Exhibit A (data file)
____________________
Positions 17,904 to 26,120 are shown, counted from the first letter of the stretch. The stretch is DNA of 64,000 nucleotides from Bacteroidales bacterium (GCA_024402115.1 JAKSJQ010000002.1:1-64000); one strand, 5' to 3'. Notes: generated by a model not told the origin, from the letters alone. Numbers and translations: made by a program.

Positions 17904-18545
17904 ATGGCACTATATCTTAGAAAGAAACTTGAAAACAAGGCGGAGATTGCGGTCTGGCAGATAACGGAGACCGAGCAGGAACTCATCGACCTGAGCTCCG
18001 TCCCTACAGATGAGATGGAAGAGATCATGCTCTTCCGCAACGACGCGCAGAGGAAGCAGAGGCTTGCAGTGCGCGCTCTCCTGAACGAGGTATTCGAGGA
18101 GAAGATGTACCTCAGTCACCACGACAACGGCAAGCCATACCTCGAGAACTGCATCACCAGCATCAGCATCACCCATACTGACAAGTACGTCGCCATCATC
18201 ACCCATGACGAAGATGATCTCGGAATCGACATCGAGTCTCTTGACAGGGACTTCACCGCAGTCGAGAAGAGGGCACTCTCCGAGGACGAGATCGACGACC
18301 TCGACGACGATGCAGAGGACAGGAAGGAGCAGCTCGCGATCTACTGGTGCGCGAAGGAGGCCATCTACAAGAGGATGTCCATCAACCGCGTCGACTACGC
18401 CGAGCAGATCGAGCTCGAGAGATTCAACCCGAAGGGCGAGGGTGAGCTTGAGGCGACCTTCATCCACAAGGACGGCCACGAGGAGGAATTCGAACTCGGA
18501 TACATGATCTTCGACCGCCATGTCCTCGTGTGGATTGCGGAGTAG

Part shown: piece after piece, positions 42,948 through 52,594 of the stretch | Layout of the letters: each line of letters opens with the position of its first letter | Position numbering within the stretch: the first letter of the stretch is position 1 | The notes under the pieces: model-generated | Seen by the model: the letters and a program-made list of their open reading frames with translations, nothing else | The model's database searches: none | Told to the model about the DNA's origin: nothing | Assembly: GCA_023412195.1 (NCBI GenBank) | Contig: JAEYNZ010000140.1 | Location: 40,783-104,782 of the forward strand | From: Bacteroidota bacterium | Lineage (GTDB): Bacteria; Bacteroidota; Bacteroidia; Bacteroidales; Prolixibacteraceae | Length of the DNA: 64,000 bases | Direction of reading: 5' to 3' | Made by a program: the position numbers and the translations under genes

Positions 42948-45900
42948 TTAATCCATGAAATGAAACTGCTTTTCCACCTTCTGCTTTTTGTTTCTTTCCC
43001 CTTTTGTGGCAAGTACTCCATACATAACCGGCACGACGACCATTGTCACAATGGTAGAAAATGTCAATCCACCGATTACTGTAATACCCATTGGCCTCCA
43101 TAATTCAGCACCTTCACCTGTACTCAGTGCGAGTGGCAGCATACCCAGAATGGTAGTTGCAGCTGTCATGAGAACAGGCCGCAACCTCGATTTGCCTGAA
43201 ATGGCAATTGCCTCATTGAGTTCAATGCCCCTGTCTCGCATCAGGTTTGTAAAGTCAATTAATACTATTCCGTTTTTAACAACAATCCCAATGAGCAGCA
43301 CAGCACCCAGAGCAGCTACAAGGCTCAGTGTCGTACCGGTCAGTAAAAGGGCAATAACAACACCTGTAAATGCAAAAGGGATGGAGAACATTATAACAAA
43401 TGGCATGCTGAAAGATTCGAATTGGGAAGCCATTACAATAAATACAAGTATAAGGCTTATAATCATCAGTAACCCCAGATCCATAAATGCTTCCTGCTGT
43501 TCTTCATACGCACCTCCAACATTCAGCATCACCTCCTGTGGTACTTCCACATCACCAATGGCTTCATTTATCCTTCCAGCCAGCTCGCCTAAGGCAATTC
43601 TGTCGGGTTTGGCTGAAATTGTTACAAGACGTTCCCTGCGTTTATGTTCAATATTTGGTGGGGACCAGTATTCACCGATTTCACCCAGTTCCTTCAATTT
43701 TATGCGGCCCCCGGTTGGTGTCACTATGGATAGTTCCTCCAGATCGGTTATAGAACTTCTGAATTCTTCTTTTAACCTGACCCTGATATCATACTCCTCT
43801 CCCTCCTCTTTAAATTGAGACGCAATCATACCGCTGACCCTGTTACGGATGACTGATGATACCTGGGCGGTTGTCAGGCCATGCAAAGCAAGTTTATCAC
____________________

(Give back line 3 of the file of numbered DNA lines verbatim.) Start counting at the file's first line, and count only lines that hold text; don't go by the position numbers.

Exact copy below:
17904 ATGGCACTATATCTTAGAAAGAAACTTGAAAACAAGGCGGAGATTGCGGTCTGGCAGATAACGGAGACCGAGCAGGAACTCATCGACCTGAGCTCCG